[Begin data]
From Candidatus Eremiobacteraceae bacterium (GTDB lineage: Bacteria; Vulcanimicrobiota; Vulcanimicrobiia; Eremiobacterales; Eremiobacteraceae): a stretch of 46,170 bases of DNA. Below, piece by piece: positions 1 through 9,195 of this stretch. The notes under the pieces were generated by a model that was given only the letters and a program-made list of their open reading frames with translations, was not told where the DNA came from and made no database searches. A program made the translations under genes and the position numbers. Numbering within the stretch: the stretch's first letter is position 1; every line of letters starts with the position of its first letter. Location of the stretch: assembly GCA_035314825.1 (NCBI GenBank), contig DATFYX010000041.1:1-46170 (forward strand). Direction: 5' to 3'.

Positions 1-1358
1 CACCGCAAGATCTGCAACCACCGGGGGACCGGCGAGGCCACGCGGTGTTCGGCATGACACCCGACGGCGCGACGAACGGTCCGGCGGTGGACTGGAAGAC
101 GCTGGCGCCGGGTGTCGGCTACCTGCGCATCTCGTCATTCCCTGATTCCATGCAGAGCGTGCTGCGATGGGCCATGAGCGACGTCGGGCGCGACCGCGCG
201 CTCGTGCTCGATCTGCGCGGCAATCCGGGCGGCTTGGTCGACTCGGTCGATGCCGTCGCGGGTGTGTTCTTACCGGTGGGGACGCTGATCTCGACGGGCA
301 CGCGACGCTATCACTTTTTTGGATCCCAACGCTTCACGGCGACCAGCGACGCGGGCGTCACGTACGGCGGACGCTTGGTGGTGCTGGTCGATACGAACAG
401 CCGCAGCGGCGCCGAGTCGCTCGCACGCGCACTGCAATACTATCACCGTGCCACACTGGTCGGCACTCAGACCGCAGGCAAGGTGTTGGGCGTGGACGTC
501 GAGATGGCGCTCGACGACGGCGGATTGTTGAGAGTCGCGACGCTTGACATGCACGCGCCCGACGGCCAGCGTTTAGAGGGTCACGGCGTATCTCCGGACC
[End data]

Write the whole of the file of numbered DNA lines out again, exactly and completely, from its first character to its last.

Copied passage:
From Candidatus Eremiobacteraceae bacterium (GTDB lineage: Bacteria; Vulcanimicrobiota; Vulcanimicrobiia; Eremiobacterales; Eremiobacteraceae): a stretch of 46,170 bases of DNA. Below, piece by piece: positions 1 through 9,195 of this stretch. The notes under the pieces were generated by a model that was given only the letters and a program-made list of their open reading frames with translations, was not told where the DNA came from and made no database searches. A program made the translations under genes and the position numbers. Numbering within the stretch: the stretch's first letter is position 1; every line of letters starts with the position of its first letter. Location of the stretch: assembly GCA_035314825.1 (NCBI GenBank), contig DATFYX010000041.1:1-46170 (forward strand). Direction: 5' to 3'.

Positions 1-1358
1 CACCGCAAGATCTGCAACCACCGGGGGACCGGCGAGGCCACGCGGTGTTCGGCATGACACCCGACGGCGCGACGAACGGTCCGGCGGTGGACTGGAAGAC
101 GCTGGCGCCGGGTGTCGGCTACCTGCGCATCTCGTCATTCCCTGATTCCATGCAGAGCGTGCTGCGATGGGCCATGAGCGACGTCGGGCGCGACCGCGCG
201 CTCGTGCTCGATCTGCGCGGCAATCCGGGCGGCTTGGTCGACTCGGTCGATGCCGTCGCGGGTGTGTTCTTACCGGTGGGGACGCTGATCTCGACGGGCA
301 CGCGACGCTATCACTTTTTTGGATCCCAACGCTTCACGGCGACCAGCGACGCGGGCGTCACGTACGGCGGACGCTTGGTGGTGCTGGTCGATACGAACAG
401 CCGCAGCGGCGCCGAGTCGCTCGCACGCGCACTGCAATACTATCACCGTGCCACACTGGTCGGCACTCAGACCGCAGGCAAGGTGTTGGGCGTGGACGTC
501 GAGATGGCGCTCGACGACGGCGGATTGTTGAGAGTCGCGACGCTTGACATGCACGCGCCCGACGGCCAGCGTTTAGAGGGTCACGGCGTATCTCCGGACC